More informationMULTIPLE CHOICE. Choose the one alternative that best completes the statement or answers the question.
Exam Name MULTIPLE CHOICE. Choose the one alternative that best completes the statement or answers the question. Provide an appropriate response. 1) A coin is tossed. Find the probability that the result
More informationChapter 4 & 5 practice set. The actual exam is not multiple choice nor does it contain like questions.
Chapter 4 & 5 practice set. The actual exam is not multiple choice nor does it contain like questions. MULTIPLE CHOICE. Choose the one alternative that best completes the statement or answers the question.
More informationFundamentals of Probability
Fundamentals of Probability Introduction Probability is the likelihood that an event will occur under a set of given conditions. The probability of an event occurring has a value between 0 and 1. An impossible
More informationSome special discrete probability distributions
University of California, Los Angeles Department of Statistics Statistics 100A Instructor: Nicolas Christou Some special discrete probability distributions Bernoulli random variable: It is a variable that
More informationThe normal approximation to the binomial
The normal approximation to the binomial The binomial probability function is not useful for calculating probabilities when the number of trials n is large, as it involves multiplying a potentially very
More information2. How many ways can the letters in PHOENIX be rearranged? 7! = 5,040 ways.
Math 142 September 27, 2011 1. How many ways can 9 people be arranged in order? 9! = 362,880 ways 2. How many ways can the letters in PHOENIX be rearranged? 7! = 5,040 ways. 3. The letters in MATH are
More informationThe mathematical branch of probability has its
ACTIVITIES for students Matthew A. Carlton and Mary V. Mortlock Teaching Probability and Statistics through Game Shows The mathematical branch of probability has its origins in games and gambling. And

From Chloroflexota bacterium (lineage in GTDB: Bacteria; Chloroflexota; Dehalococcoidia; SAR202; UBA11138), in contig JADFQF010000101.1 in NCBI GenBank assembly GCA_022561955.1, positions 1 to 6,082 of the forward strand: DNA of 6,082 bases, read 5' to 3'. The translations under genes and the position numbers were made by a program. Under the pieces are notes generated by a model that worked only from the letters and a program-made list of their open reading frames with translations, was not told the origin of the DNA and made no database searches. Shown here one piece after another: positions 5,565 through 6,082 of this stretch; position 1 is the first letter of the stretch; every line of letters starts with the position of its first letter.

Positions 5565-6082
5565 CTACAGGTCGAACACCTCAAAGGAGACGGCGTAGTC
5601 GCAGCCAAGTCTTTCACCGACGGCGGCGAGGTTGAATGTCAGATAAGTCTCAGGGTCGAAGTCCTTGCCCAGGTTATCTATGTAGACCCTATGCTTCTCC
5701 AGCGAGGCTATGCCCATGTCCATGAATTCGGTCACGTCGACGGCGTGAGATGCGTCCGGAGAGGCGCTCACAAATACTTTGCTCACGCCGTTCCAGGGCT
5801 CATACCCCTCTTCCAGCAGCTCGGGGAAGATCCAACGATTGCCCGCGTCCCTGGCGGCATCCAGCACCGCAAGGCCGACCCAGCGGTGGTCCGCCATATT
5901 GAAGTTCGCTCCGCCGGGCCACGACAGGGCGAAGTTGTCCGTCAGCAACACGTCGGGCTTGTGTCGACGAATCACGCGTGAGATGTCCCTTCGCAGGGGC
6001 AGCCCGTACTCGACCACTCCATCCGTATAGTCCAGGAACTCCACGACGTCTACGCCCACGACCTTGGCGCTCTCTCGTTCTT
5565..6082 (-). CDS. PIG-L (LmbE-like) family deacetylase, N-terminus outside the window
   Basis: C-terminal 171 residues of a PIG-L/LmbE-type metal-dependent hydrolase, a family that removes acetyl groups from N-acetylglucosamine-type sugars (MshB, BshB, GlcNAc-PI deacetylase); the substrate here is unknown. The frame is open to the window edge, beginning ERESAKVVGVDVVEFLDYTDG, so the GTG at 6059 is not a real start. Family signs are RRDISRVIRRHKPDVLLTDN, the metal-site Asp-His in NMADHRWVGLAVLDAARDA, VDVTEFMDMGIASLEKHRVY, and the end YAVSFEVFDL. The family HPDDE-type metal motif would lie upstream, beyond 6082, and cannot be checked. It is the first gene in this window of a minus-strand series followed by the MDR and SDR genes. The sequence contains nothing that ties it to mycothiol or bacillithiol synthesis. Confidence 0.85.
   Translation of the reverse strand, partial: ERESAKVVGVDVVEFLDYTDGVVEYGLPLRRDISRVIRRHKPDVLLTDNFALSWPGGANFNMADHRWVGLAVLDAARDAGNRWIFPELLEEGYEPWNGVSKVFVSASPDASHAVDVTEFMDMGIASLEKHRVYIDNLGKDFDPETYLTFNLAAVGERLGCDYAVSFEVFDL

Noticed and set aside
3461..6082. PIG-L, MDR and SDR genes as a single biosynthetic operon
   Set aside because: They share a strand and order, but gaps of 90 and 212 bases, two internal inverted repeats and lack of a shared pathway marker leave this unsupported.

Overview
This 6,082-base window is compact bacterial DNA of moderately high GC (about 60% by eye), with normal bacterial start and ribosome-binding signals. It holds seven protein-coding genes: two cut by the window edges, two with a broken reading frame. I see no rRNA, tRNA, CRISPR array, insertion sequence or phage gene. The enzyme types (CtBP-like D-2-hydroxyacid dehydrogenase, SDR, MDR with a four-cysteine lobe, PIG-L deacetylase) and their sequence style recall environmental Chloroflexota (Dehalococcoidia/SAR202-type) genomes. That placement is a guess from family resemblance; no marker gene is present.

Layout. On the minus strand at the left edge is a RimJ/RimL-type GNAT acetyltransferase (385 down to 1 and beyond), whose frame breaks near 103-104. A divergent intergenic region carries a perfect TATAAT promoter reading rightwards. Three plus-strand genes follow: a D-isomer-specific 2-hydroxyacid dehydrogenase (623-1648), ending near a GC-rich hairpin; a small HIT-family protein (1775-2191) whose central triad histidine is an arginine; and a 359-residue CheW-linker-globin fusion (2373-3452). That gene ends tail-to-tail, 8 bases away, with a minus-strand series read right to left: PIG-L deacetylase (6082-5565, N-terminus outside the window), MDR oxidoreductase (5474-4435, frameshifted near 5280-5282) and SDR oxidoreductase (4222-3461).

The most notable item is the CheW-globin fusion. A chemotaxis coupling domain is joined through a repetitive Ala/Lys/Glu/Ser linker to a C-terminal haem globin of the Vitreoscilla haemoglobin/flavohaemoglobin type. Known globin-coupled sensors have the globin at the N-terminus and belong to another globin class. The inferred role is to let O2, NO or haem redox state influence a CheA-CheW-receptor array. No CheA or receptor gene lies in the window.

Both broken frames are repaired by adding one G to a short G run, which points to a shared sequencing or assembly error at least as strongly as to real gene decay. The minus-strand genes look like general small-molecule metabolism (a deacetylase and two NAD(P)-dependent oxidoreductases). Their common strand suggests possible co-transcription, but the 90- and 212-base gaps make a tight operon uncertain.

More informationDiscrete Math in Computer Science Homework 7 Solutions (Max Points: 80)
Discrete Math in Computer Science Homework 7 Solutions (Max Points: 80) CS 30, Winter 2016 by Prasad Jayanti 1. (10 points) Here is the famous Monty Hall Puzzle. Suppose you are on a game show, and you
More informationRandom variables, probability distributions, binomial random variable
Week 4 lecture notes. WEEK 4 page 1 Random variables, probability distributions, binomial random variable Eample 1 : Consider the eperiment of flipping a fair coin three times. The number of tails that
More informationProbability Distributions
CHAPTER 5 Probability Distributions CHAPTER OUTLINE 5.1 Probability Distribution of a Discrete Random Variable 5.2 Mean and Standard Deviation of a Probability Distribution 5.3 The Binomial Distribution
More informationNotes on Continuous Random Variables
Notes on Continuous Random Variables Continuous random variables are random quantities that are measured on a continuous scale. They can usually take on any value over some interval, which distinguishes
More informationTHE BINOMIAL DISTRIBUTION & PROBABILITY
REVISION SHEET STATISTICS 1 (MEI) THE BINOMIAL DISTRIBUTION & PROBABILITY The main ideas in this chapter are Probabilities based on selecting or arranging objects Probabilities based on the binomial distribution
More informationECE302 Spring 2006 HW4 Solutions February 6, 2006 1
ECE302 Spring 2006 HW4 Solutions February 6, 2006 1 Solutions to HW4 Note: Most of these solutions were generated by R. D. Yates and D. J. Goodman, the authors of our textbook. I have added comments in
More information5.1 Radical Notation and Rational Exponents
Section 5.1 Radical Notation and Rational Exponents 1 5.1 Radical Notation and Rational Exponents We now review how exponents can be used to describe not only powers (such as 5 2 and 2 3 ), but also roots
More informationReady, Set, Go! Math Games for Serious Minds
Math Games with Cards and Dice presented at NAGC November, 2013 Ready, Set, Go! Math Games for Serious Minds Rande McCreight Lincoln Public Schools Lincoln, Nebraska Math Games with Cards Close to 20 
More informationSession 8 Probability
Key Terms for This Session Session 8 Probability Previously Introduced frequency New in This Session binomial experiment binomial probability model experimental probability mathematical probability outcome
More informationQuestion: What is the probability that a fivecard poker hand contains a flush, that is, five cards of the same suit?
ECS20 Discrete Mathematics Quarter: Spring 2007 Instructor: John Steinberger Assistant: Sophie Engle (prepared by Sophie Engle) Homework 8 Hints Due Wednesday June 6 th 2007 Section 6.1 #16 What is the
More informationECE302 Spring 2006 HW3 Solutions February 2, 2006 1